after the similitude of Adam's 2. It is implied, if not expressly transgression. asserted in the Extracts, that sin is, 4. According to the theory adin some sense, imputed to mankind, vanced in the Extracts, infants before they have actually transgres- are punished for the sin of Adam. sed. But, how can sin be imputed ! The author considers Adam as not to men, before they have any sin ? | only the head, but the represenAnd how is it possible that men tative of the whole race;' so that should have sin, before they actual- his sin, in eating the forbidden ly transgress; if it be true, that all fruit, has been, in some sense, ** sin is the transgression of the imputed to infants.” Adam, in his law," and consists in free, volun- capacity of common head, was tary, selfish exercises? To impute arraigned before his Judge, and that to any one, as a crime, in which the sentence was pronounced, he was totally passive, is as mani- 6 Dust thou art, and unto dust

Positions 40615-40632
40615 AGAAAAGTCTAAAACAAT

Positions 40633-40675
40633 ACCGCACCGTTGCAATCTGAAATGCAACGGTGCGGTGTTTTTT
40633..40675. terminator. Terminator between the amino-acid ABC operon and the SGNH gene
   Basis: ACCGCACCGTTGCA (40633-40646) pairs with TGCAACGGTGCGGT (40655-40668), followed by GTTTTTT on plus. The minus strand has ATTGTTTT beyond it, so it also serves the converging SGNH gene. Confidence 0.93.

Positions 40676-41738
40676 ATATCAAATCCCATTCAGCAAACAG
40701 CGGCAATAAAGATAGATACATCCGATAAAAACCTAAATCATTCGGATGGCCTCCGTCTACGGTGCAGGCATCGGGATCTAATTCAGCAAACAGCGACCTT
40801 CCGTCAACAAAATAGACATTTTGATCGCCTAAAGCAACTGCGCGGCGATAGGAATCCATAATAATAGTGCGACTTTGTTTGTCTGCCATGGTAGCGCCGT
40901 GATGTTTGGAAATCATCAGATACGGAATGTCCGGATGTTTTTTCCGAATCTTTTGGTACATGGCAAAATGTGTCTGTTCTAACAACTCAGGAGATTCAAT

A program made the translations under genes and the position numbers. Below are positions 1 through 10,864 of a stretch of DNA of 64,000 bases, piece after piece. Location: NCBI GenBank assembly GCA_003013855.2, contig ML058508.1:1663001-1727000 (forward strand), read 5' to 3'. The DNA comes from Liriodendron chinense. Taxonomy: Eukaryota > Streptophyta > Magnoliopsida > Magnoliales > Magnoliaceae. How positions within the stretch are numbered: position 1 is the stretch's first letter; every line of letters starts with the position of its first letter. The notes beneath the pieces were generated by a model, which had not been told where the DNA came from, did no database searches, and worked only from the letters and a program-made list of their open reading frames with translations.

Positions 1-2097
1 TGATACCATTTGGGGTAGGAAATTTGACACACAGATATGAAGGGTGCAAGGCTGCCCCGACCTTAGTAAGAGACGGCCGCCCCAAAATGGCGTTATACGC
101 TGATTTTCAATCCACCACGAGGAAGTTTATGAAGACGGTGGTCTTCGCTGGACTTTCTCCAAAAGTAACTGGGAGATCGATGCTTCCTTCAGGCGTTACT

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shalt thou return." This sentence of his son; but, that “the soul of condemnation for thatone offence, that sianeth, it shall die." came upon all inen." True, it is 5. As a natural consequence of ! added, " and for this reason, that the preceding erroneous votions, in consequence of that one man's the author of the sermon maindisobedience, many,even his whole tains, that the death threatened race, were made or constituted to Adam, in the special law given sinners." But then, it must be hin in Paradise, was temporal remembered, that he considers in- death only. Having settled it in fants, not as actual sinners, but his mind, that infants are not aconly as having a corrupt nature;' ually sinners-that the sin of Adand so not deserving of punish- am is imputed to them and that ment, on their own account. It they, consequently, suffer the is clear, that as this author views same death, which he incurred by temporal death to be the penalty his one offence—the author recoilof the law given to Adam; so he ed from the conclusion, to which thinks it inflicted upon his pos- these premises would lead him, in terity, solely on account of his case he should adınit, that the one transgression. He calls tem- penalty, which Adam incurred by poral death, as it is inflicted upon his offences, was eternal death.” all mankind, “the penalty of Ad- It seemed too much, that all of am's own offence:” and again he | Adan's offspring, infants not exsays, “ As Adam, in that instance, cepted, should be doomed to eter(his eating the forbidden fruit) | nal death, for his transgression.acted in a publick capacity, the